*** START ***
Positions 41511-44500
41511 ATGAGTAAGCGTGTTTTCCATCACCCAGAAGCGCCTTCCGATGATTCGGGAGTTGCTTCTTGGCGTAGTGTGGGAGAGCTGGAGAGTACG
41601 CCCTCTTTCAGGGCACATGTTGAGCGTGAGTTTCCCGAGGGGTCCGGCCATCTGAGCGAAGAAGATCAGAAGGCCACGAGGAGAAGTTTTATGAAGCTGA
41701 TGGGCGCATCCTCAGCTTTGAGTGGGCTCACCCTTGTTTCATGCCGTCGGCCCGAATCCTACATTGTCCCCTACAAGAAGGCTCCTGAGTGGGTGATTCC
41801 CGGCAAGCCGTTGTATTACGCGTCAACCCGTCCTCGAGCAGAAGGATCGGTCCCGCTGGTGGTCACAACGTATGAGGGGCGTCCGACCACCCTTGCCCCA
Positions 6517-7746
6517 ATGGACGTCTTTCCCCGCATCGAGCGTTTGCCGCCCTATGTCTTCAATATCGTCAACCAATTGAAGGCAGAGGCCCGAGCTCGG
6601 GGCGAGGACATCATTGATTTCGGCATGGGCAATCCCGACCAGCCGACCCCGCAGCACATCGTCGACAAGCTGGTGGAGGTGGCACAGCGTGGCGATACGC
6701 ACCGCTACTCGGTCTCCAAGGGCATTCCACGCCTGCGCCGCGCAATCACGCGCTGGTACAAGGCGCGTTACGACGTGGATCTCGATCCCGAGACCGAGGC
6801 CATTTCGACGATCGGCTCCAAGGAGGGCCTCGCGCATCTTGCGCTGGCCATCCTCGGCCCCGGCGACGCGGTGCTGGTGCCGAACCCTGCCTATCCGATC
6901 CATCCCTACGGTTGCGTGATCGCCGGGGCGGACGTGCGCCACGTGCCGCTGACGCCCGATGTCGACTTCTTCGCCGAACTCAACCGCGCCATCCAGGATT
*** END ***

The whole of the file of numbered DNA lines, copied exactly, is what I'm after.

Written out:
Positions 41511-44500
41511 ATGAGTAAGCGTGTTTTCCATCACCCAGAAGCGCCTTCCGATGATTCGGGAGTTGCTTCTTGGCGTAGTGTGGGAGAGCTGGAGAGTACG
41601 CCCTCTTTCAGGGCACATGTTGAGCGTGAGTTTCCCGAGGGGTCCGGCCATCTGAGCGAAGAAGATCAGAAGGCCACGAGGAGAAGTTTTATGAAGCTGA
41701 TGGGCGCATCCTCAGCTTTGAGTGGGCTCACCCTTGTTTCATGCCGTCGGCCCGAATCCTACATTGTCCCCTACAAGAAGGCTCCTGAGTGGGTGATTCC
41801 CGGCAAGCCGTTGTATTACGCGTCAACCCGTCCTCGAGCAGAAGGATCGGTCCCGCTGGTGGTCACAACGTATGAGGGGCGTCCGACCACCCTTGCCCCA
Positions 6517-7746
6517 ATGGACGTCTTTCCCCGCATCGAGCGTTTGCCGCCCTATGTCTTCAATATCGTCAACCAATTGAAGGCAGAGGCCCGAGCTCGG
6601 GGCGAGGACATCATTGATTTCGGCATGGGCAATCCCGACCAGCCGACCCCGCAGCACATCGTCGACAAGCTGGTGGAGGTGGCACAGCGTGGCGATACGC
6701 ACCGCTACTCGGTCTCCAAGGGCATTCCACGCCTGCGCCGCGCAATCACGCGCTGGTACAAGGCGCGTTACGACGTGGATCTCGATCCCGAGACCGAGGC
6801 CATTTCGACGATCGGCTCCAAGGAGGGCCTCGCGCATCTTGCGCTGGCCATCCTCGGCCCCGGCGACGCGGTGCTGGTGCCGAACCCTGCCTATCCGATC
6901 CATCCCTACGGTTGCGTGATCGCCGGGGCGGACGTGCGCCACGTGCCGCTGACGCCCGATGTCGACTTCTTCGCCGAACTCAACCGCGCCATCCAGGATT